Can One Civil Rights Case Alter a School’s Reputation?


Image from college.usatoday.com

Image from college.usatoday.com

Four universities in the state of Virginia are currently under investigation by the U.S. Department of Education’s Office for Civil Rights for possible violations in relation to their handling of sexually violent crimes involving students: James Madison University, the University of Virginia, the College of William & Mary and the University of Richmond. The latest school to join the bunch is James Madison University – who is facing heaps of negative scrutiny from it’s current students AND professors.

During a spring break trip back in 2013, Sarah Butters was hanging out with other male students whom she considered to be friends. Both parties were intoxicated, Butters more so than the others. Upon returning to school, a video surfaced that featured the male students groping a topless Butters, who was clearly “out of it.”

Butters went to the school board the following school year to file a complaint – but the school did not do much.

Not only has JMU’s case been exposed to negative publicity through it’s local news stations, but has spread across the country and was scrutinized by Jon Stewart on “The Daily Show.

Stewart openly dissected the inadequacy in higher learning’s policy handling sexual assault.  “This case is horrifying, but at least the woman has evidence – you know, video. Most sexual assault cases are notoriously difficult to prove,” he continued. “Often victims don’t feel like they can come forward and then there’s going to be denials and appeals. At least this time the school cannot sweep this under the rug. So what’s the punishment?”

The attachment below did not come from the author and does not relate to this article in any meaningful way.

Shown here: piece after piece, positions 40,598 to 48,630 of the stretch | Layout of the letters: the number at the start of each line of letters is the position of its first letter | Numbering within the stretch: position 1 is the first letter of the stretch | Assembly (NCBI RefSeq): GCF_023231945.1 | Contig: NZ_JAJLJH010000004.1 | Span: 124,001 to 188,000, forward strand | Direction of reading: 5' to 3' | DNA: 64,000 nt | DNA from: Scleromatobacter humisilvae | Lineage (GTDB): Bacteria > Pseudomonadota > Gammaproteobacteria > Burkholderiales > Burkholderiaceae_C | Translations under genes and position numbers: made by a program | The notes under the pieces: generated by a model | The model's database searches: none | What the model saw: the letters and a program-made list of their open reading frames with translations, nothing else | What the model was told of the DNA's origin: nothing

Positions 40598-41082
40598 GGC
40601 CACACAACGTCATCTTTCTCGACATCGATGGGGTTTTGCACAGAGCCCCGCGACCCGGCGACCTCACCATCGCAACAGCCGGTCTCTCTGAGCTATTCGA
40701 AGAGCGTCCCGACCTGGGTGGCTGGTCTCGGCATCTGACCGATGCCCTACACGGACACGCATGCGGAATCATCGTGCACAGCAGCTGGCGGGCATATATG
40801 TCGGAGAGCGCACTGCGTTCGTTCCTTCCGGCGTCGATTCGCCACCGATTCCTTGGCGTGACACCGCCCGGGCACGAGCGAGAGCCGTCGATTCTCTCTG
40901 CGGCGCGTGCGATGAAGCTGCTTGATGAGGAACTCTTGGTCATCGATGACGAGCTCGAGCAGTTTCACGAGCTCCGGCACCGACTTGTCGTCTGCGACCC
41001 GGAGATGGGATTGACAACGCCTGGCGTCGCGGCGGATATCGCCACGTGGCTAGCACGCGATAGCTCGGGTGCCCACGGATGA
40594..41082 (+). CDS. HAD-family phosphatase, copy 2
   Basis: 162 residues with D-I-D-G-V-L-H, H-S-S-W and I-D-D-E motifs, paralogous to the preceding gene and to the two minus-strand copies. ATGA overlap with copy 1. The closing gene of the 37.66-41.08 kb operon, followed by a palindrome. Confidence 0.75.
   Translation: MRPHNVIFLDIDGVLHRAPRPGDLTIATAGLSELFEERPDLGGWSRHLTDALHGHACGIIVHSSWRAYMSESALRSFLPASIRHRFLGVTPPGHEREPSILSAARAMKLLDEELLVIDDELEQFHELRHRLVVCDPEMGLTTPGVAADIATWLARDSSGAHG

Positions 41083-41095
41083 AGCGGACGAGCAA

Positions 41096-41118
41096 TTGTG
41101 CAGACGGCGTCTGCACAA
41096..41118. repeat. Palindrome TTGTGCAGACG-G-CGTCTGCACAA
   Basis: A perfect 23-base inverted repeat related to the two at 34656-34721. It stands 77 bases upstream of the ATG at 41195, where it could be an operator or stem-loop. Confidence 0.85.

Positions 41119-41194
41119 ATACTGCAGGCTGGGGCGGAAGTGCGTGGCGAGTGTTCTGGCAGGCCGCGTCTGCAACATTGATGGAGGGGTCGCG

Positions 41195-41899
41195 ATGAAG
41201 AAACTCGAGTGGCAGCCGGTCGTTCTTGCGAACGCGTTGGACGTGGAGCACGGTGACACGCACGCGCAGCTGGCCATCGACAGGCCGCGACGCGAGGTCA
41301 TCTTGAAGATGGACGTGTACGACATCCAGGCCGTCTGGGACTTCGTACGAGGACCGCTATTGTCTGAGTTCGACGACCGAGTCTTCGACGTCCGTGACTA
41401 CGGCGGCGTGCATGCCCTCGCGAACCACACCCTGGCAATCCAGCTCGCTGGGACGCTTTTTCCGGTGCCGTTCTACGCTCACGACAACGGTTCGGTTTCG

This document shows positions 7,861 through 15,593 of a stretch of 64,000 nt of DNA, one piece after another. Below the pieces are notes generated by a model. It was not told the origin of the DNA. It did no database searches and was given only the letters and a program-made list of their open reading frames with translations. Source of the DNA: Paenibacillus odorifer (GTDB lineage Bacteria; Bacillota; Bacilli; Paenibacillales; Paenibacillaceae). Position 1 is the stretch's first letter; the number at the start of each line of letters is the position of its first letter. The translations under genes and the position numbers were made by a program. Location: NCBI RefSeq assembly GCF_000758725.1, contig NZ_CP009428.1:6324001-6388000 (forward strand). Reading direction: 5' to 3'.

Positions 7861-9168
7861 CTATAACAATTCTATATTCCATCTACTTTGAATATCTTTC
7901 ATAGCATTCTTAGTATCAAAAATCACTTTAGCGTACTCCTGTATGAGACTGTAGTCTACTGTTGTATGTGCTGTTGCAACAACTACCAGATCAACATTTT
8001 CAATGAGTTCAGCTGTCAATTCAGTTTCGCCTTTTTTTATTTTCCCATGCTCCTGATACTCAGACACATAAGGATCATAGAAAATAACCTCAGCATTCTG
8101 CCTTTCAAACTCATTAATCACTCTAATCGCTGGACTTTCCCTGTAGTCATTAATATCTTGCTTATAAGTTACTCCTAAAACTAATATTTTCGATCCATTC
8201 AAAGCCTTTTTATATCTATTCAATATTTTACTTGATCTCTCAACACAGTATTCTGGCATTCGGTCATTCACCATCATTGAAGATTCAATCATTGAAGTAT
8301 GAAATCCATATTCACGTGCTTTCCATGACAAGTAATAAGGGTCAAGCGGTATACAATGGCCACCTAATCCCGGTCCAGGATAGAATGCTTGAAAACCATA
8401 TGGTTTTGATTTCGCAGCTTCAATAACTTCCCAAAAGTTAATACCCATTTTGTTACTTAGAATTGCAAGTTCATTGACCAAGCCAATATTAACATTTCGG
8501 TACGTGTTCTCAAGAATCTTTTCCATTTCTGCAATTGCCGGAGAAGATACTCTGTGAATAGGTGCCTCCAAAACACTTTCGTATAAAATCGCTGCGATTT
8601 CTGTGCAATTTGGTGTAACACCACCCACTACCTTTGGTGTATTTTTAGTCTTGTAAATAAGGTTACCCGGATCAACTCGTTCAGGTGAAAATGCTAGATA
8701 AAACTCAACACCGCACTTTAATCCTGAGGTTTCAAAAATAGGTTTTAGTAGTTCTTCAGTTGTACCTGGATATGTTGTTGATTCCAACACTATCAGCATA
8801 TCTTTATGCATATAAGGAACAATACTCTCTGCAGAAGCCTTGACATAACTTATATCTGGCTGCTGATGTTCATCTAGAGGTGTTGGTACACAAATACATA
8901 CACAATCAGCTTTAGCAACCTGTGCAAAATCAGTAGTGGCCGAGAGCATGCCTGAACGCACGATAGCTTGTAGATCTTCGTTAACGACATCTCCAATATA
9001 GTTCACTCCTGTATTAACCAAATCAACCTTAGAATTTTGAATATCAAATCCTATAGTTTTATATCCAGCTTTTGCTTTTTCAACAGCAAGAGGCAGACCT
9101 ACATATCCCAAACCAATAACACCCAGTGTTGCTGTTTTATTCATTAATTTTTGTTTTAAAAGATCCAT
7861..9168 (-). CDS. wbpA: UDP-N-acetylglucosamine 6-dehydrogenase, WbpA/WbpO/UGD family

James Madison University is being accused of providing the three men who assaulted the former JMU student with too lenient of a punishment – expelled upon graduation. Two of the males were seniors and allowed to finish out their final year, while the third male student was a junior and is still allowed to attend JMU for his senior year. Their only real punishment regarding their education is not being able to return to campus for alumnae events in the future.

“Wait a minute, ‘expelled upon graduation?’ Isn’t that … graduation?” Stewart questions. “No alumni tailgating, or reunions, or bringing your kids back to show them where you abused girls?”

Is this truly the proper punishment?

Being a female college student at the aforementioned school, James Madison University, I can attest to the fact that we, as students, are enraged by the punishment set for the assaulters. But by no means am I ashamed to be a part of JMU regardless of this instance, and I am offended of those who say they are.

JMU is more than one situation.

I am incredibly disappointed, and honestly disgusted, however, to have a few judiciary men dictate how MY school handled a situation as serious sexual assault.

I will forever love JMU and the intensity and love and community of how we rise together in times of adversity, such as this, is what makes JMU Dukes such an incredible force of change.

This issue speaks volumes because it affects so many people across the nation. Sexual assault, for both men and women, is a problem sweeping college campuses that often goes unreported, therefore, unpunished. Students need to be able to feel comfortable coming forth with such sensitive information.

Sarah Butters was brave enough to come forward about her situation – but the punishment put on her attackers was so lenient that she ended up dropping out of JMU.

This instance and lack of a punishment could scare other victims into not coming out. No one should be ashamed to share his or her story.

Sexual assault is an issue that needs to be taken more seriously.

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